Posted On: June 20, 2010 by The Snyderman Law Firm


In Delaware, a person will be declared the owner of another’s property if he is in possession of that property for 20 years, and if his possession is determined by a judge to consist of the following 5 elements:
(1) actual possession
(2) continuous;
(3) open and notorious;
(4) hostile; and
(5) exclusive

Each of these 5 elements has been the subject of litigation, and the Court has had to look at these items based on the facts of each particular case because what might be open and notorious, for example, in one case might not be in another.

In the above example, actual possession could be found to exist when the neighbor actually used the land on his side of the fence as his own property and as a typical property owner would. Mowing the grass, gardening, storing fire wood, etc. are the kind of uses that establish actual ownership.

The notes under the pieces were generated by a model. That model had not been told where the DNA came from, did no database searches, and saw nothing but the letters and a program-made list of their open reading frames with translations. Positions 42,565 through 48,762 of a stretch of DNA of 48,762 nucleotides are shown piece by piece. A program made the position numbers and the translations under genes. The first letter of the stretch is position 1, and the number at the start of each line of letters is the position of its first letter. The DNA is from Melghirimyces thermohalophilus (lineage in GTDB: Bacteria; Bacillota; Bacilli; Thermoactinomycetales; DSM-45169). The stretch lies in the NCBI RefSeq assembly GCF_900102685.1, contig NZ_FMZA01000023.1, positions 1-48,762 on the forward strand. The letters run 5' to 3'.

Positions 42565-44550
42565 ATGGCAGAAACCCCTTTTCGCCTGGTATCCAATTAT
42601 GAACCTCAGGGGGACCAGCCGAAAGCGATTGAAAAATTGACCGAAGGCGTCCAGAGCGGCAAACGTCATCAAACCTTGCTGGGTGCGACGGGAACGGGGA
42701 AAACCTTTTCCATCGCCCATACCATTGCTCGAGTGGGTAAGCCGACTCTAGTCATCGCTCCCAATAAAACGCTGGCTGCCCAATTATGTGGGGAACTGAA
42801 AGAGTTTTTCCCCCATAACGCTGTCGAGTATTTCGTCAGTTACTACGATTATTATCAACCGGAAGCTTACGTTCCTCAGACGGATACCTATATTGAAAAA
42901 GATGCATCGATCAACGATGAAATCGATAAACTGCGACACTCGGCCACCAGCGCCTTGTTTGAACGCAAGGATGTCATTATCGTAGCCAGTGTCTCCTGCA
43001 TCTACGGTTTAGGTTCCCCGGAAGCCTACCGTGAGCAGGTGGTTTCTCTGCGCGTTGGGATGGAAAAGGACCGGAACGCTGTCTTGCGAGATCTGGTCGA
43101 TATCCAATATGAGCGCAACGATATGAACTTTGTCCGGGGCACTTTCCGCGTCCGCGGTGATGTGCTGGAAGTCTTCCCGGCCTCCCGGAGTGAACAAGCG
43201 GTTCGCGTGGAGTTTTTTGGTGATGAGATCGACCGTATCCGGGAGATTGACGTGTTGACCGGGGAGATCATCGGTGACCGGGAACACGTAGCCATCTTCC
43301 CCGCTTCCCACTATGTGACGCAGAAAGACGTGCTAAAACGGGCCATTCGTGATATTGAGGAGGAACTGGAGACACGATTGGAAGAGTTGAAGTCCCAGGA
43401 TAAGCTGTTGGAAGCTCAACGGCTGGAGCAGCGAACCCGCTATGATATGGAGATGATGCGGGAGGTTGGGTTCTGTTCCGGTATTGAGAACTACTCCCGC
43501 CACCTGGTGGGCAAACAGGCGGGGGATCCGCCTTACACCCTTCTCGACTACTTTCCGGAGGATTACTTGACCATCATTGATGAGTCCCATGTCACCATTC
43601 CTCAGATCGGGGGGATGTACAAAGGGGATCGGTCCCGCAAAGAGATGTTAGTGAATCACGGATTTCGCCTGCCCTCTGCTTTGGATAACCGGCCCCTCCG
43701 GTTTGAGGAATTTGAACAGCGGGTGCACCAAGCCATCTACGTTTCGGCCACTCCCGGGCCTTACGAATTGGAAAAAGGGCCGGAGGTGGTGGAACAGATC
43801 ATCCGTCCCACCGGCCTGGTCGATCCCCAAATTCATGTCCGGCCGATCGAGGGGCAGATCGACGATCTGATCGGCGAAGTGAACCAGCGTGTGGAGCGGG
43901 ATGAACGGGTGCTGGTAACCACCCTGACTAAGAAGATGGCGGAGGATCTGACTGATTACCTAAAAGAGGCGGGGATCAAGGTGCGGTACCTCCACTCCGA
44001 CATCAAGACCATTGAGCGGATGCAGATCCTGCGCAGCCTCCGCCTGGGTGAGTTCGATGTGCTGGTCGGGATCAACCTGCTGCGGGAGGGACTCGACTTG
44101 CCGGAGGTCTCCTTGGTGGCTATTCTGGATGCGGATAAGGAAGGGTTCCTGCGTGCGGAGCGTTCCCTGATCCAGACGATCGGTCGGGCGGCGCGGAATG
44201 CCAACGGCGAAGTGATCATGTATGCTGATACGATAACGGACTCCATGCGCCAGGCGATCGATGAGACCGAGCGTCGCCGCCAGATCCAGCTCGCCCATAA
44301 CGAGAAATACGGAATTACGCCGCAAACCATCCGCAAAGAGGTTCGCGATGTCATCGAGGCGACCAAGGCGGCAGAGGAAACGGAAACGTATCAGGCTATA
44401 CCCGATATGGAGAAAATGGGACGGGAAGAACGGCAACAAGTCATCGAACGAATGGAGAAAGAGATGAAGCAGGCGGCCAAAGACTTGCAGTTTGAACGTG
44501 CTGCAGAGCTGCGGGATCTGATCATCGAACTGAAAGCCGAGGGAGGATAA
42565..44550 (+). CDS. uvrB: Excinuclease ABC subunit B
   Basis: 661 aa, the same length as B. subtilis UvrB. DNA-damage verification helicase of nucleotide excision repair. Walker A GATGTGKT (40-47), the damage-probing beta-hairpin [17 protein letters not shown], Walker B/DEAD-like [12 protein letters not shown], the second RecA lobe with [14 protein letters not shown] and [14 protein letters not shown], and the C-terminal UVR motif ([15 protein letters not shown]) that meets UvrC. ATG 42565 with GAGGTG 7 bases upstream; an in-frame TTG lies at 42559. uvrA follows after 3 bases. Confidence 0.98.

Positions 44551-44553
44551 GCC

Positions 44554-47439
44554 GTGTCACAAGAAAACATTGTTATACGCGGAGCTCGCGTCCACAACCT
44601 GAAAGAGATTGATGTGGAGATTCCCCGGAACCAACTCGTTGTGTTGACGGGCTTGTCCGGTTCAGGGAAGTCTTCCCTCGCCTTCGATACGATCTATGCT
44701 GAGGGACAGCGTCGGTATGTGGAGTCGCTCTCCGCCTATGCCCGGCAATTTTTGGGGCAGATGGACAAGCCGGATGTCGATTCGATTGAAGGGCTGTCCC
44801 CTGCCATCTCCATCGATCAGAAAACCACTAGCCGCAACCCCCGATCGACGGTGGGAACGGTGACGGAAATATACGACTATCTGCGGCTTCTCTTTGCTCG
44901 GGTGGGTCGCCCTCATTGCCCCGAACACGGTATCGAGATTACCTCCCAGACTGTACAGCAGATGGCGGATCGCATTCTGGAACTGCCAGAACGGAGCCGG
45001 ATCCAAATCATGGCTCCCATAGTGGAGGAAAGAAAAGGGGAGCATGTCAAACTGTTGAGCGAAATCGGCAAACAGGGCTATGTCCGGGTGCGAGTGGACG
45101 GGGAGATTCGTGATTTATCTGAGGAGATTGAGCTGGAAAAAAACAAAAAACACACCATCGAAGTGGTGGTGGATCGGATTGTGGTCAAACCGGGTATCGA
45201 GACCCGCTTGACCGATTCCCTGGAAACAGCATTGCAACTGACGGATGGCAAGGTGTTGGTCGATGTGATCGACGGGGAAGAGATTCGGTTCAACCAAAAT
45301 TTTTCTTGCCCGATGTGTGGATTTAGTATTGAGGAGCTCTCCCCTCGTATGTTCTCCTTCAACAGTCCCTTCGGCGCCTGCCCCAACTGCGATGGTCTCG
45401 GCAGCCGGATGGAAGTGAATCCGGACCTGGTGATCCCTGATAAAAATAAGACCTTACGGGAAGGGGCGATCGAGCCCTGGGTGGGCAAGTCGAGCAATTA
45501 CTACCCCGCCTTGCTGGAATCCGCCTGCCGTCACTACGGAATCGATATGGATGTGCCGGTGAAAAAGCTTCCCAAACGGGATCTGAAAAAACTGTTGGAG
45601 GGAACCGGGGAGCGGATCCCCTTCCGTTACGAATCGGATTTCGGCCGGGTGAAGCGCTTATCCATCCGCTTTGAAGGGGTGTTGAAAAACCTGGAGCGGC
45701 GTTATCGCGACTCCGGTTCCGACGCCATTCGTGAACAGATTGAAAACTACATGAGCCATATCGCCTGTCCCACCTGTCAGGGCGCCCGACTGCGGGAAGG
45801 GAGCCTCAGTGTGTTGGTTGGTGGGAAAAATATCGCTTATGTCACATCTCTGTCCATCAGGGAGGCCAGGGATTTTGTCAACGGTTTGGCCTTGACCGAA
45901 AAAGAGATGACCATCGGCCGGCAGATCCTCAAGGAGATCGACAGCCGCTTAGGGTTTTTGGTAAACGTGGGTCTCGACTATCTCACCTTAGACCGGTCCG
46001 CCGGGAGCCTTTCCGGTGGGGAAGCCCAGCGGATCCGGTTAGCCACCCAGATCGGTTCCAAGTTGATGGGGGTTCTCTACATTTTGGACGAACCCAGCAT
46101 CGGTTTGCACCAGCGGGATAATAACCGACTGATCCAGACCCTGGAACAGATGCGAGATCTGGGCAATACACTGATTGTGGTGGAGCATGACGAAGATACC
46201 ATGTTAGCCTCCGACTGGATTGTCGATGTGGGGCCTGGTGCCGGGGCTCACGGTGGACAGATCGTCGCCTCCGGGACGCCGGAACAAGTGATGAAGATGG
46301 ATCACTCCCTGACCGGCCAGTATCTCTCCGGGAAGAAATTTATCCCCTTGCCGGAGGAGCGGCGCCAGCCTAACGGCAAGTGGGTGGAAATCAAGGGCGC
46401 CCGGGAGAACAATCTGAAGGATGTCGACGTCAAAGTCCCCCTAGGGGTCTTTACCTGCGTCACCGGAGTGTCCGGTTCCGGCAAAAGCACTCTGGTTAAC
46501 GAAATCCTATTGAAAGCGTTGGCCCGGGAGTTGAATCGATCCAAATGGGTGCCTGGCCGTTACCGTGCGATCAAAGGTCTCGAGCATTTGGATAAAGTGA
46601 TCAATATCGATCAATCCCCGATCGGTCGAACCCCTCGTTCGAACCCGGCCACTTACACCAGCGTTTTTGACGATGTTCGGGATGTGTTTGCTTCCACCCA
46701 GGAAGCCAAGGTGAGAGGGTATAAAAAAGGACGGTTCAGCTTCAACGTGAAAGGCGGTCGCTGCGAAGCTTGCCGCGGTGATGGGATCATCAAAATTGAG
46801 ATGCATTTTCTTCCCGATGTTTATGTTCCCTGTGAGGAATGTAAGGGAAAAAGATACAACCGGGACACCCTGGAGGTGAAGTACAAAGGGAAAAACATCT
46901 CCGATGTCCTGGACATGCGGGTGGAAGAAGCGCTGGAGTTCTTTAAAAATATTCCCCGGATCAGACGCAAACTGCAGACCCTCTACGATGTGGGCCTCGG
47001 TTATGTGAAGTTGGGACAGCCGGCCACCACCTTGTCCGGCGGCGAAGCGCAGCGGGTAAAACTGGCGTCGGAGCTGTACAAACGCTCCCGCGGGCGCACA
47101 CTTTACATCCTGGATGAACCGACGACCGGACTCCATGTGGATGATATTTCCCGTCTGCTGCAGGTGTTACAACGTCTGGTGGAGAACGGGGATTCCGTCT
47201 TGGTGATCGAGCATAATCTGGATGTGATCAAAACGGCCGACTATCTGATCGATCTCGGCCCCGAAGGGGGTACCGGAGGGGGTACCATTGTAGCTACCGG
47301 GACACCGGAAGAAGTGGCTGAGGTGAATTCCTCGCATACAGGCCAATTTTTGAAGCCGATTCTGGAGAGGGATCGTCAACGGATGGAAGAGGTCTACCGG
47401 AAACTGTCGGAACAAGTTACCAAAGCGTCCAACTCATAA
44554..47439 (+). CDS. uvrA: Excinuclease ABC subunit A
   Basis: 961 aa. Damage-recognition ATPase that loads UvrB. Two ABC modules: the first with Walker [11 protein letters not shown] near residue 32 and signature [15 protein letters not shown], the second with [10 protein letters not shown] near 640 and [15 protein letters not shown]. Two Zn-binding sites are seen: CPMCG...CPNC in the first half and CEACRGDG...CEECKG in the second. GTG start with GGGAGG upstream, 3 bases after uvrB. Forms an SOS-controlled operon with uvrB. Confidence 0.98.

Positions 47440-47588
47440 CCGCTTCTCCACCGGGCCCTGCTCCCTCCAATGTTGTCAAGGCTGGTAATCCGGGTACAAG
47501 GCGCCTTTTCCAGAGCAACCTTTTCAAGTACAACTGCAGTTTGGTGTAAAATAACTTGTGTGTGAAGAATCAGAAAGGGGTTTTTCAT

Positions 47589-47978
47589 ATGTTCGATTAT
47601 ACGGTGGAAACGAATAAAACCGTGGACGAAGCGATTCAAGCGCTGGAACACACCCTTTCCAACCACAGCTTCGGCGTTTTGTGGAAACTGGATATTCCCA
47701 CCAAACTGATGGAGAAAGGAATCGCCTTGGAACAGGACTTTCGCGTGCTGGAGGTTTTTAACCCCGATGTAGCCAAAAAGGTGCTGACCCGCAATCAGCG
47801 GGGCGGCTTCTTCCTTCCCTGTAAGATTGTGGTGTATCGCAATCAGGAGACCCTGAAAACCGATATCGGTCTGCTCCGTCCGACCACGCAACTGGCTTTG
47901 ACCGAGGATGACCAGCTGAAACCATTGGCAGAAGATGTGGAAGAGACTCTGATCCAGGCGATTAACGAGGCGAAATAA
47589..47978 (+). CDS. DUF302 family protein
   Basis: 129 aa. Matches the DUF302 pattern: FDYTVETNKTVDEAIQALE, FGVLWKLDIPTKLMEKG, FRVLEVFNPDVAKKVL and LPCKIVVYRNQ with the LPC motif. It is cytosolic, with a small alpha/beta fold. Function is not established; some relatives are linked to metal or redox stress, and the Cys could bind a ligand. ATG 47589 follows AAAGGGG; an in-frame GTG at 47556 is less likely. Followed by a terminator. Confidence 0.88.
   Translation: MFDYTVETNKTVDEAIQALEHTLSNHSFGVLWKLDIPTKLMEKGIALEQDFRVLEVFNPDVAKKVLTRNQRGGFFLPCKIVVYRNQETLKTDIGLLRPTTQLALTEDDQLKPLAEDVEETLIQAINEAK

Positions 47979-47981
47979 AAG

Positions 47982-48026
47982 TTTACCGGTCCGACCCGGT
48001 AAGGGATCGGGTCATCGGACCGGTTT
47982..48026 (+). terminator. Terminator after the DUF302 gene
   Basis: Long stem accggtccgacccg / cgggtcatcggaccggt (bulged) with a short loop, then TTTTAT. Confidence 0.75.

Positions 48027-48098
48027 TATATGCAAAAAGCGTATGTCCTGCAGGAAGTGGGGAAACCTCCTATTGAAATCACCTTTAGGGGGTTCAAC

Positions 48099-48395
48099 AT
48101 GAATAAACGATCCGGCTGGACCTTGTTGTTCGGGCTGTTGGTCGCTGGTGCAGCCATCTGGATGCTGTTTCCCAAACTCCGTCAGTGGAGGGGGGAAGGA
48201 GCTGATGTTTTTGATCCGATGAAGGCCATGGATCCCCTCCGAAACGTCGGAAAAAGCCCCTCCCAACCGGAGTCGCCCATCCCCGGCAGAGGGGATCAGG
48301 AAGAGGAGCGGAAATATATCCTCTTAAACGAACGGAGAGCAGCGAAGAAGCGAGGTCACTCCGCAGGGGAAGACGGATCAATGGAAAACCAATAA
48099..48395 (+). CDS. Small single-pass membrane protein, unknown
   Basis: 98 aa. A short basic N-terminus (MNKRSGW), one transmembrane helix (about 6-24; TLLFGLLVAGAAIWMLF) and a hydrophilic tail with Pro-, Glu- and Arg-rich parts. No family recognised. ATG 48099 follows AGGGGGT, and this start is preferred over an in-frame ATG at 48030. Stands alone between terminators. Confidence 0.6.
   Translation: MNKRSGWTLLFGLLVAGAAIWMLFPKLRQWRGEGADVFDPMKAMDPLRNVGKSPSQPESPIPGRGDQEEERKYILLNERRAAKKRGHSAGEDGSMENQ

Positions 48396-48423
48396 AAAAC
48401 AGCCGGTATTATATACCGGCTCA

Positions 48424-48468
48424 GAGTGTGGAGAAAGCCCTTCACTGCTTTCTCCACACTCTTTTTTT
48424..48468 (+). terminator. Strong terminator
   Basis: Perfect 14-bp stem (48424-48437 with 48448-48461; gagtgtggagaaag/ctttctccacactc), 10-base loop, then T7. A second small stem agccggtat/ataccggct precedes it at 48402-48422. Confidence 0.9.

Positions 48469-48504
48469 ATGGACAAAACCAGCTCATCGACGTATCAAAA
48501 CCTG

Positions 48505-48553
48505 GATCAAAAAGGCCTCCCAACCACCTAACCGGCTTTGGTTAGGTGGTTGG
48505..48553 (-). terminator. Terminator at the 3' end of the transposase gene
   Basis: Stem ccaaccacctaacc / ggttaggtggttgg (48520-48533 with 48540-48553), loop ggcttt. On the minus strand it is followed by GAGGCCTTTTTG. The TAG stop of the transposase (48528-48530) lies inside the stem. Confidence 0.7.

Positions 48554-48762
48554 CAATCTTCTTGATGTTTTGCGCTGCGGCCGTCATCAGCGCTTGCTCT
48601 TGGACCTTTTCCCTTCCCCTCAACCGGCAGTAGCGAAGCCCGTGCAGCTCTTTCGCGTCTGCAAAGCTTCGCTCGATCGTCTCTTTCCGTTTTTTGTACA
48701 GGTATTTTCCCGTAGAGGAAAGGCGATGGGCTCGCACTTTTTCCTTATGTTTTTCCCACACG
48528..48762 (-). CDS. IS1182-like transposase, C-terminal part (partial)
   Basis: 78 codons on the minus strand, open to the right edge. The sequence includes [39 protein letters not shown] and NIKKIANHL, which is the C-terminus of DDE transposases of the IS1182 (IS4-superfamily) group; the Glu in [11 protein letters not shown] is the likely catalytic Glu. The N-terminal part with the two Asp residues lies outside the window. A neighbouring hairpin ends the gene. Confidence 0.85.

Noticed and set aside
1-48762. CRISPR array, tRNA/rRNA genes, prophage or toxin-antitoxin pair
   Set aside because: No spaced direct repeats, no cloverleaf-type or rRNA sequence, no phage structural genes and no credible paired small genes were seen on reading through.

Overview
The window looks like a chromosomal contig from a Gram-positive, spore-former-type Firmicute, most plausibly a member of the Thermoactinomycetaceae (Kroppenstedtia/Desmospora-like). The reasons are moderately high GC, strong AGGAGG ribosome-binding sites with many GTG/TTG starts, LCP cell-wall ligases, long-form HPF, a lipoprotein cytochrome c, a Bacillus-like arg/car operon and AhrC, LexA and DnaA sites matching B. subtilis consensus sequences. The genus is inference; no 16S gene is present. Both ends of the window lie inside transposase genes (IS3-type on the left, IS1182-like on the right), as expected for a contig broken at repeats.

The same person does not have to use the property in question for 20 years in order for adverse possession to be continuous for 20 years. Instead, the Court allows tacking on between successive owners. What this means is that if the neighbor sells his property to another person who continues to use the property on his side of the fence in the same way that the previous owner did, the chain is not broken.

In my next article about adverse possession, I’ll address the other elements and I’ll give some real life examples.